Using more than a decade's worth of data on aggravated murder cases in Lucas County, defense attorneys for a man charged in the 2008 shooting death of a BP convenience store clerk are hoping to show disparity in the way indictments are filed in capital cases.
Anthony Belton's attorneys filed a motion in Lucas County Common Pleas Court yesterday asking Judge Ruth Ann Franks to dismiss the capital specifications attached to his case. Mr. Belton, 24, of 934 Cuthbert Rd. is charged with one count of aggravated murder and two counts of aggravated robbery, all with gun specifications. If convicted, he faces the death penalty.
Monday, attorney Pete Rost said he wants the state to answer why Mr. Belton was indicted on a death-penalty count when similar cases were not. Judge Franks set an April 7 hearing to potentially hear evidence on the motion.
“There have been cases in Lucas County presented to the grand jury, and the grand jury has returned indictment charges on crimes that would have been capital cases based on the facts, but for whatever the reason, they weren't charged that way,” Mr. Rost said.
“We're alleging everyone should be treated equally,” he added. “If there are reasons that some were indicted and some were not, we need to know why to determine if Mr. Belton's constitutional rights [to equal protection] were violated.”
Dean Mandros, chief of the criminal division of the prosecutor's office, said assistant prosecutors will wait to receive information from the defense before deciding how to proceed.
Mr. Belton is accused of shooting Matthew Dugan, 34, once in the back of the head during an Aug. 13, 2008, robbery at the former BP gas station at Dorr Street and Secor Road. According to police, the suspect entered the convenience store about 7 a.m., approached the counter, pulled out a gun, and demanded money.
Police reports say the gunman shot Mr. Dugan after the clerk turned around in response to an order to retrieve telephone cards from behind the counter.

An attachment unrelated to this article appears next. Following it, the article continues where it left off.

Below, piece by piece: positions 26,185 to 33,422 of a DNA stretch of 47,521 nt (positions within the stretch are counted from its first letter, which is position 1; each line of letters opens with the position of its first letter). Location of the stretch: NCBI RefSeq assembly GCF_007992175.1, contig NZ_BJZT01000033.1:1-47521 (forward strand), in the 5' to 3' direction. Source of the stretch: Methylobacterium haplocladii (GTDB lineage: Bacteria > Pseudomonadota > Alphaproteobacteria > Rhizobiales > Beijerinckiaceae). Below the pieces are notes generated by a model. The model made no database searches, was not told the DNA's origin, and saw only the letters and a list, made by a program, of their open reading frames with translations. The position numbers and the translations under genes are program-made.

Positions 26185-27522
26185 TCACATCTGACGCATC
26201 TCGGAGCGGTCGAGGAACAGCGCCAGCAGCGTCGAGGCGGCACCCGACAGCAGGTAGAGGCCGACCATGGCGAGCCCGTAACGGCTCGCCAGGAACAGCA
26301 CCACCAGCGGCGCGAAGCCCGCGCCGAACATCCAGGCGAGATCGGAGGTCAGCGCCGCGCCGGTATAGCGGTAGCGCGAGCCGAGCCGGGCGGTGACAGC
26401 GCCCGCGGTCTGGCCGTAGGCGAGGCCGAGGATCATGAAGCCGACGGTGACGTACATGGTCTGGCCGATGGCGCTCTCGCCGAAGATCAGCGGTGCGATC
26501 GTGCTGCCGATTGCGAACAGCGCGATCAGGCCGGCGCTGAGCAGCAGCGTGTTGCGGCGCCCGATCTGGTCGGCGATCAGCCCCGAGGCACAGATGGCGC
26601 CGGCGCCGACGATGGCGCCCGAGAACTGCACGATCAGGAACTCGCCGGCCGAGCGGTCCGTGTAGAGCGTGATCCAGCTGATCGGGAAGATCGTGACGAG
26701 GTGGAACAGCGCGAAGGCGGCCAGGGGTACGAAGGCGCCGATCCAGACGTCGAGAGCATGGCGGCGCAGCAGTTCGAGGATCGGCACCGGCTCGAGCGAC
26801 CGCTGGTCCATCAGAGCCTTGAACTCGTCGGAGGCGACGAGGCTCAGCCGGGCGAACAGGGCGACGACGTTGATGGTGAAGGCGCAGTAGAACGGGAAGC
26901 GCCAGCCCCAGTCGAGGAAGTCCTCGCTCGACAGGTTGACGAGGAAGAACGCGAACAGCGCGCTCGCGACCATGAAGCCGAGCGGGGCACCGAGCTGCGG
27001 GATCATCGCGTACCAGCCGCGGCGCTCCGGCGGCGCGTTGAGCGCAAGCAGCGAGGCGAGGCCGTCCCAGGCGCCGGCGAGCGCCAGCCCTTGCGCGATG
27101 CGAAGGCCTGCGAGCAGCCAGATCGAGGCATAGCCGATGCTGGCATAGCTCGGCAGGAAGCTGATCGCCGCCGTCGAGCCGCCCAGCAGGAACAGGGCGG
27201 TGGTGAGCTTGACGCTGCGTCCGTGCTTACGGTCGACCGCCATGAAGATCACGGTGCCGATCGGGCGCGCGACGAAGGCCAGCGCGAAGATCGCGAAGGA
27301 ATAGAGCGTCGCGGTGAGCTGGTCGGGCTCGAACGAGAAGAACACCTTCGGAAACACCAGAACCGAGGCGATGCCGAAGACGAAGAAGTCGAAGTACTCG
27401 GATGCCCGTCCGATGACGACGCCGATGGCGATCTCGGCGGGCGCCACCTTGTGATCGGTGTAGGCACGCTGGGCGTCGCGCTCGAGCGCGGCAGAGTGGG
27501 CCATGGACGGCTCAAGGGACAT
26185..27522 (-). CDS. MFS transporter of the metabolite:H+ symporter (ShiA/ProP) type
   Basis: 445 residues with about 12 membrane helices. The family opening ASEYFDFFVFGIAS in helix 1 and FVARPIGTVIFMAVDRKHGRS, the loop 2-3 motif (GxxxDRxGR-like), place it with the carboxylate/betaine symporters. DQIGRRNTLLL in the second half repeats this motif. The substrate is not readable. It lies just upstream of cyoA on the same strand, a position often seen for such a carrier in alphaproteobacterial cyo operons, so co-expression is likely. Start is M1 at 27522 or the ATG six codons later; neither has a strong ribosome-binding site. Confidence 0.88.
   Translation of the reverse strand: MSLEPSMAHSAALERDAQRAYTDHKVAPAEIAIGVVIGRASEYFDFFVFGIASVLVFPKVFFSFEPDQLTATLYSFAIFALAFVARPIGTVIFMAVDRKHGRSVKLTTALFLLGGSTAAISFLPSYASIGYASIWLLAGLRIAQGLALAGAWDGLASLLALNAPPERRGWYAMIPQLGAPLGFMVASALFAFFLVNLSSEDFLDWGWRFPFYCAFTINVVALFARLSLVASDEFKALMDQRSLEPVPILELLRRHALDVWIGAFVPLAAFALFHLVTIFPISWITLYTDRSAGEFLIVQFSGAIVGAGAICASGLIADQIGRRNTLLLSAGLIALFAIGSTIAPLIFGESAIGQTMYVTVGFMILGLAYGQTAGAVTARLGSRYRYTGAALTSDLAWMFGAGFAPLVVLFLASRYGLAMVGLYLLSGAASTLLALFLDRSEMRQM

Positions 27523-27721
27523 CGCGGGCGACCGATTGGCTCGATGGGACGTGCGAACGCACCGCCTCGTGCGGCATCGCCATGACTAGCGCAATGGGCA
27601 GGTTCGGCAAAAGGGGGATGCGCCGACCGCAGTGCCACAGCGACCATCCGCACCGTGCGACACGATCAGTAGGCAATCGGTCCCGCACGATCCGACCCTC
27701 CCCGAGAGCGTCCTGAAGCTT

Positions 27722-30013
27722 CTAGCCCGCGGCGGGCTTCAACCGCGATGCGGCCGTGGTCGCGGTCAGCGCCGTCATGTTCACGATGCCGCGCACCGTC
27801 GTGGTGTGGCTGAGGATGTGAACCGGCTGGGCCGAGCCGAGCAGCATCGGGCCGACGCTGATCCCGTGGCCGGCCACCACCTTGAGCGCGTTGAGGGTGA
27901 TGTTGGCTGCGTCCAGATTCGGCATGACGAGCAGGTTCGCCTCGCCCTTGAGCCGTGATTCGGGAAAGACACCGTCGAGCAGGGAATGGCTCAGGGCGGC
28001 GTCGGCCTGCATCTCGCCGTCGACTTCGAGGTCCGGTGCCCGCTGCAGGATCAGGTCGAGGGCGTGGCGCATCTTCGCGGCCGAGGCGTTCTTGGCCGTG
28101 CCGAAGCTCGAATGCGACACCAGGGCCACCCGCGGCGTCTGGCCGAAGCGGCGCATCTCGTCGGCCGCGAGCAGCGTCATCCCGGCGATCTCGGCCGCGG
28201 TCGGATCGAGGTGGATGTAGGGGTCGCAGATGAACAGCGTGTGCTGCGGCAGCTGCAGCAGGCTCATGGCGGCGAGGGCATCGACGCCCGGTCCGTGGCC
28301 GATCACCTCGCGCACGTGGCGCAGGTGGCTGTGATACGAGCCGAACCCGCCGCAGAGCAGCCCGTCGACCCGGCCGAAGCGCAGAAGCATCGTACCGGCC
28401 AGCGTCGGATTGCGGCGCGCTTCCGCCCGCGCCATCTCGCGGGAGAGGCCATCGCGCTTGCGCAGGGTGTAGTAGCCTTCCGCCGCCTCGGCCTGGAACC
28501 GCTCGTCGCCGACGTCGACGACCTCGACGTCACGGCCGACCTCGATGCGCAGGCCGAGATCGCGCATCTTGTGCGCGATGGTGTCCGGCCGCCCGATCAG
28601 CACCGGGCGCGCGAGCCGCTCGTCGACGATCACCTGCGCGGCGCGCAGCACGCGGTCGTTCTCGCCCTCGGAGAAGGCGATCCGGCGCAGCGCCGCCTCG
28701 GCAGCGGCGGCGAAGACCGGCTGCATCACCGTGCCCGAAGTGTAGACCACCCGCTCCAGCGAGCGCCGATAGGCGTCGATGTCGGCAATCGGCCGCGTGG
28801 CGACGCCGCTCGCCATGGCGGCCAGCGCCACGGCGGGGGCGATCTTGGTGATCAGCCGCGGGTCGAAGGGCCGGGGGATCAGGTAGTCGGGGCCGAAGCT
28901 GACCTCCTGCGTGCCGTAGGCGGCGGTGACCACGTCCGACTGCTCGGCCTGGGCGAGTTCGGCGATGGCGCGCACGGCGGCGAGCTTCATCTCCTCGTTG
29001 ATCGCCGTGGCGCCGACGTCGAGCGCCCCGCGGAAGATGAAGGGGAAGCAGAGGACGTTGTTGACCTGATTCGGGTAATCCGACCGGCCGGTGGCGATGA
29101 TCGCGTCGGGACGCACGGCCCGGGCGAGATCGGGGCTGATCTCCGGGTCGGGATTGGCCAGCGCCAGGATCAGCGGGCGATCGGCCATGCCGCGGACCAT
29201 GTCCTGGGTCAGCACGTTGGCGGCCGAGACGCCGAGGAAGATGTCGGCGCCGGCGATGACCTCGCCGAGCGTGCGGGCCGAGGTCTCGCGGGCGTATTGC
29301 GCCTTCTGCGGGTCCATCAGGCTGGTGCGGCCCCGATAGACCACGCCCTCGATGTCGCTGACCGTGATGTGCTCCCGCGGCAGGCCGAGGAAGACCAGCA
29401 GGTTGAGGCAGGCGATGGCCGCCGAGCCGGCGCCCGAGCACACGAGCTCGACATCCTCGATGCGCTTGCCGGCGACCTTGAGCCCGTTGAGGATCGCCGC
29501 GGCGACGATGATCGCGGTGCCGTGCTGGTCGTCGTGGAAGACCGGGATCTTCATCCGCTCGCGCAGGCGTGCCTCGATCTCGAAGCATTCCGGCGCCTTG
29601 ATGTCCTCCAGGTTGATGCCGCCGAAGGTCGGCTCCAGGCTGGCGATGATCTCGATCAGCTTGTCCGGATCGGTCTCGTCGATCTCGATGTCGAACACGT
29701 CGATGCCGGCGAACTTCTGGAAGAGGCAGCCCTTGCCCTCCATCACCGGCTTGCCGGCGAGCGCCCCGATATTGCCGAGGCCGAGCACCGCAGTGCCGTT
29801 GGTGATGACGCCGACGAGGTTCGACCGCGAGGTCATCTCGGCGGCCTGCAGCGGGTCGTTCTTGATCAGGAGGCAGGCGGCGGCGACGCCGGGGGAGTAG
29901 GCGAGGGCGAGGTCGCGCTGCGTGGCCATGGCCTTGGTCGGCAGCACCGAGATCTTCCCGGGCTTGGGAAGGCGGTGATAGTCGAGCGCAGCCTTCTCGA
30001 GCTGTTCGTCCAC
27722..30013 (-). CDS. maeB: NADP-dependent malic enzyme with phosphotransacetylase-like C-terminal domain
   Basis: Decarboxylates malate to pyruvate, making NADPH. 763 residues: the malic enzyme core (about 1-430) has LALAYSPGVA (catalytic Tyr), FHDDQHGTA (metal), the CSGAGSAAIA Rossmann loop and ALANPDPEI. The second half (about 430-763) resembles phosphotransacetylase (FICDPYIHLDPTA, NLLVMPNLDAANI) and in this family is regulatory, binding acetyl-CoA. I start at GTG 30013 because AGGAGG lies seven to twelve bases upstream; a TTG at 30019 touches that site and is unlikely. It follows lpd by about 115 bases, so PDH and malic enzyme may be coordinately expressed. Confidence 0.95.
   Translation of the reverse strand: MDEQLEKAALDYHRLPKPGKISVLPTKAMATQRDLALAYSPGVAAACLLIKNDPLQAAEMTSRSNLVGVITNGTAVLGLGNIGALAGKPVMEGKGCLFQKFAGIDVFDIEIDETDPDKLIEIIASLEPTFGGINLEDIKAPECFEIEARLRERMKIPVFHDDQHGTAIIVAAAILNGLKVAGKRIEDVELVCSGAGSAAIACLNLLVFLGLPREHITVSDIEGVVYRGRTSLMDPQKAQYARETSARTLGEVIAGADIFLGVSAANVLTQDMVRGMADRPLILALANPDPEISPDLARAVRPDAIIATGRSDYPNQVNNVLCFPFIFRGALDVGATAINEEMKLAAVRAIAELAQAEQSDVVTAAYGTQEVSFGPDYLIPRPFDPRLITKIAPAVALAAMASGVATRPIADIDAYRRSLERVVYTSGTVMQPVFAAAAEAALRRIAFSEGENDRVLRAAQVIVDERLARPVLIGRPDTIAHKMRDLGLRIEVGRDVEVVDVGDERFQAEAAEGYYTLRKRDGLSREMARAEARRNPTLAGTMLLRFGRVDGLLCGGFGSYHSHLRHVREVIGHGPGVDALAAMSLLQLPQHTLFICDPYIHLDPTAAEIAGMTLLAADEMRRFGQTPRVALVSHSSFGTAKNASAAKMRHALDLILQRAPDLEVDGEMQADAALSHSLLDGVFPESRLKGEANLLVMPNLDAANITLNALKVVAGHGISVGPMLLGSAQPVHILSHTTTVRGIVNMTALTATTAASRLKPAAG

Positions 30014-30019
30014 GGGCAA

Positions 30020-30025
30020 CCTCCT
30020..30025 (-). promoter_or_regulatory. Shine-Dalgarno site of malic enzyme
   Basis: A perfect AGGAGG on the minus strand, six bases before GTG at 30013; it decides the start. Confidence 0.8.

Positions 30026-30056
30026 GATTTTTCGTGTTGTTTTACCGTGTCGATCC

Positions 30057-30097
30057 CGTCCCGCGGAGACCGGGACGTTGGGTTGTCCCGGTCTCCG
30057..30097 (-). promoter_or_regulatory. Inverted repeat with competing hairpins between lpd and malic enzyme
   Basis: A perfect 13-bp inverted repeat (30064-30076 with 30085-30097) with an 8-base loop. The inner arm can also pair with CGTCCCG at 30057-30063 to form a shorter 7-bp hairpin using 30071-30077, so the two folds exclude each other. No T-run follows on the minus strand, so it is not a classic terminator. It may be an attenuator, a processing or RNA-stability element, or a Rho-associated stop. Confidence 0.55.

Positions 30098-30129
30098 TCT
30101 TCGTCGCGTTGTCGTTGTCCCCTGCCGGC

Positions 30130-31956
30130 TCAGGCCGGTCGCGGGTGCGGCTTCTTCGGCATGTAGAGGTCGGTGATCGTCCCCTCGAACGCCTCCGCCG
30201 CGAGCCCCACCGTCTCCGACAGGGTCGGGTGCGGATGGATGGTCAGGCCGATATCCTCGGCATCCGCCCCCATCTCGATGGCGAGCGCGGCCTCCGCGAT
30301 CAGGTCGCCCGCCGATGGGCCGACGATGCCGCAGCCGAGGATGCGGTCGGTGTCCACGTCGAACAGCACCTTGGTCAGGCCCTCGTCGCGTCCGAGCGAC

A June 7 trial date has been scheduled.
In Ohio, if a defendant is found guilty of aggravated murder with death-penalty specifications, there is then a second phase of the trial. During the sentencing phase, the defense is able to present mitigating factors. If the circumstances of the crime — specifically, the circumstances that make it a death-penalty case — outweigh the mitigating factors, then a defendant may be sentenced to death.
It is this second phase that defense attorneys hope to affect with yesterday's motion.
“In [this] case, Anthony Belton has been indicted for aggravated murder with accompanying specifications which, if established, a sentence of death can be imposed,” the motion said. “In contrast, there are others who have been similarly situated and were not exposed to such an irrevocable penalty.”
Mr. Mandros said that many factors are reviewed when deciding how to file an indictment, including the nature and reliability of the evidence and the presence of obvious mitigating factors.
“We do not put death specs on everyone who is technically eligible to receive death specifications,” he said. “The overall framework which we utilize when we consider death specification is whether this defendant is one of the worst type of offenders and/or whether this offense is one of the worst type of offenses.”
One of the issues the defense will explore is if race has come into play when indicting on death penalty cases, Mr. Rost said. He said that other issues would be examined as well, such as apparent discrimination based on gender and class.
Mr. Belton is black and Mr. Dugan was white.
Another capital case pending in Lucas County involves the beating deaths of an elderly couple in their Mulberry Street home. Edgar Howard, 48, who is black, is charged with two counts of aggravated murder and one count of aggravated robbery for the May 1 incident. The victims were white.
No trial date has been set. The case is pending before Judge Gary Cook.
Most recently sent to death row from Lucas County was Wayne Powell, who was sentenced to death on Sept. 13, 2007, after being found guilty of setting a house fire that killed four people — an ex-girlfriend, her disabled mother, and two children, ages 4 and 2.
In that case, both the defendant and the victims were black.
Mr. Rost said the defense will examine aggravated murder cases that date back to 1996. If they are able to prove that disparities exist, then the prosecutor's office would have to articulate “race/gender/socio-economic-neutral reasons” for the decision to either add or leave out death specifications, Mr. Mandros said.
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